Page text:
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15 messages
22/02/2013 at 20:53

I have three beautiful clematis that grow up and over a large trellis. They grow well and are covered with buds and flowers every year. The problem is as soon as they get to their best they start dying from the bottom up. The leaves turn yellow then brown, at which point they start to fall off. I have removed the leaves as soon as I see it start to happen but it makes no difference. The roots are in the shade under slate and the tops are in sun.

Anyone have any ideas as to how to stop this happening and what could be causing it.

22/02/2013 at 22:11

The slate could be heating up in the sun and cooking the roots having the oposite effect to what you are wanting.

22/02/2013 at 22:41

Take away the slate and give them a good mulch of garden compost or spent planting  compost instead.   Make sure they get a general feed in early spring - blood, fish and bone - and specific rose or clematis food at intervals until flowering ends or mid July, whichever comes first.   Don't let them get thirsty in hot or dry periods.

23/02/2013 at 13:22

don't feed until they are in flower and only a weak solution .they need shade for feet ,sun for head and lots of drinking water.don't forget to plant them deep in the soil to avoid damage by rot.

24/02/2013 at 07:49

Thank you all for your advice. I shall certainly try what you have suggested especially with the feed. I have also heard that yellowing of leaves can be caused by a mineral deficiency that can be treated with epsom salts. Your thoughts on this would be appreciated.

24/02/2013 at 10:55

Epsom salts contain magnesium which is good for terating chlorosis, or yellowing of leaves, especially on evergreen subjects such as rhodos, camellias, conifers.    Clematis are generally hungry plants so need a broad range feed for roots and foliage with extra oomph for flowers.  Propietary clematis feed will have eveything they need and rose or tomato fertiliser which come in liquid form are good for an instant tonic.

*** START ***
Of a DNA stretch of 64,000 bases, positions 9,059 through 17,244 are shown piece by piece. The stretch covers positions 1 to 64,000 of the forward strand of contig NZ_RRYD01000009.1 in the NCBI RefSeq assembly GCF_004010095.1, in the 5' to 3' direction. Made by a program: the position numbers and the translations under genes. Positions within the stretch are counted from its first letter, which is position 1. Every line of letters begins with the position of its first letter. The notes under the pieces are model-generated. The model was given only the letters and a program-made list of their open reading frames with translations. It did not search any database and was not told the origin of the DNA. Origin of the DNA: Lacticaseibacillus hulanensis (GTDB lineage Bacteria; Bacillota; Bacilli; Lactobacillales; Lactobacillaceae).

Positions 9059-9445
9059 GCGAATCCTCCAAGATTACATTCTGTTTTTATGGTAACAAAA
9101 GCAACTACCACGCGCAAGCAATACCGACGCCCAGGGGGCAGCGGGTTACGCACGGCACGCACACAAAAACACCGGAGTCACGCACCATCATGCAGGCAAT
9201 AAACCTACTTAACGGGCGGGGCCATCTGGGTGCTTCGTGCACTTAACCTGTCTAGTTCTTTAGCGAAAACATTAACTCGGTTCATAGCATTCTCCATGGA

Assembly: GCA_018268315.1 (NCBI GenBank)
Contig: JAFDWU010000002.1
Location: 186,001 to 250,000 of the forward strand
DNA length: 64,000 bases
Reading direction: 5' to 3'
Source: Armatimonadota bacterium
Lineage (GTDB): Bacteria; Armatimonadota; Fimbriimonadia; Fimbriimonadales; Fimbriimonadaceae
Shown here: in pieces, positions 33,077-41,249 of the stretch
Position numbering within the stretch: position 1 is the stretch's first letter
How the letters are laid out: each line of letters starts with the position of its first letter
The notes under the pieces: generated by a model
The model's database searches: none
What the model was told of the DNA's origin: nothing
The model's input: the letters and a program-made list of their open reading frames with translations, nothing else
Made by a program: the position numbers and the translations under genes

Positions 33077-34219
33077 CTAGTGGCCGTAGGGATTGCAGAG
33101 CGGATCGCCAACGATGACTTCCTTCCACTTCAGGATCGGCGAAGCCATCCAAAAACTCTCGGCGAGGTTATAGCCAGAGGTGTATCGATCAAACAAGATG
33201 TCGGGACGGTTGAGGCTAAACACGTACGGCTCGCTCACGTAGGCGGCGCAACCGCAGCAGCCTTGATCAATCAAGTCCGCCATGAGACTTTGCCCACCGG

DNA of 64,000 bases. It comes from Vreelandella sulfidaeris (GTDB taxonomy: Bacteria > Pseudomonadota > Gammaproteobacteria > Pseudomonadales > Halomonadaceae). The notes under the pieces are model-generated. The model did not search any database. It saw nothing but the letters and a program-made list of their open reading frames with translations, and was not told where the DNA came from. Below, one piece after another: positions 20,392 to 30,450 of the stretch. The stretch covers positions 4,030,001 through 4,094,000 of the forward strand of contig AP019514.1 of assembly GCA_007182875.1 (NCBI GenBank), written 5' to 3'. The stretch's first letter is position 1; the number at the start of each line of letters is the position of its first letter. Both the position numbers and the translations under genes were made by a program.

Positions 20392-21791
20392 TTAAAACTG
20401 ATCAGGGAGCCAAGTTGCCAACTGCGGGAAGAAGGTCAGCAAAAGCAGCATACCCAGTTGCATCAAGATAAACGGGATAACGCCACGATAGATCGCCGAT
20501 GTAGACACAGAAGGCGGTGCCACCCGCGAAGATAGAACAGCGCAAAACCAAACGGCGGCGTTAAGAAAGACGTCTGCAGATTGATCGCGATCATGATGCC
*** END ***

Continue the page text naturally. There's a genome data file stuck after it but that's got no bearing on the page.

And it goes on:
24/02/2013 at 11:53

Thanks obelixx.  I think I shall feed them this year with a clematis feed and see if this makes a difference. I would normally just use Miracle Gro so maybe it's not quite rich enough.

25/02/2013 at 11:23

It sounds like clematis wilt. If the above treatments do not work try cutting all of the growth right down to soil level when the wilt occurs, give the plants a feed, a good deep much around the base of the plants and cover the soil around the base with slabs of some kind.

Clematis like to grow with their heads in the sun and their feet in the cool damp shade.

Good luck.

25/02/2013 at 13:05

Hi Joyce.

I always thought clematis wilt started at the top and worked it's way down? Mine's the other way round from the bottom up. And it's all three so I'm thinking maybe it is the feed that's affecting them.

I'm going to buy a good clematis feed and see what happens this year. Will post some pics in the summer.

25/02/2013 at 14:01

You are right Joolz.  If the top half of the clems are all OK, you haven't got wilt.

25/02/2013 at 14:03

Tentative suggestion. Clematis naturally flower at the top and if the stems are not spread out the bottom bit will tend to die back. The stems need to go diagonally. This might solve your problem.

25/02/2013 at 18:29

Clematis wilt is rather like global warming and swine flu, you hear a lot about it but never actually see it.  This is not clematis wilt, it is a sign that the plant is too dry.

25/02/2013 at 19:45

Well they grow on a wall at least 7ft long so they are nice and spread out. They do grow beautifully, very full with masses of flowers. But then as I have said they start dying from the bottom up. And they have done this for the last 3 years so maybe there is just not enough nutrients in what I have been feeding them.

Can't wait now for summer to see what happens with a richer feed.

25/02/2013 at 20:04

Let us know how it goes, Joolz.

25/02/2013 at 20:25

I will Gardening Grandma. Roll on summer.

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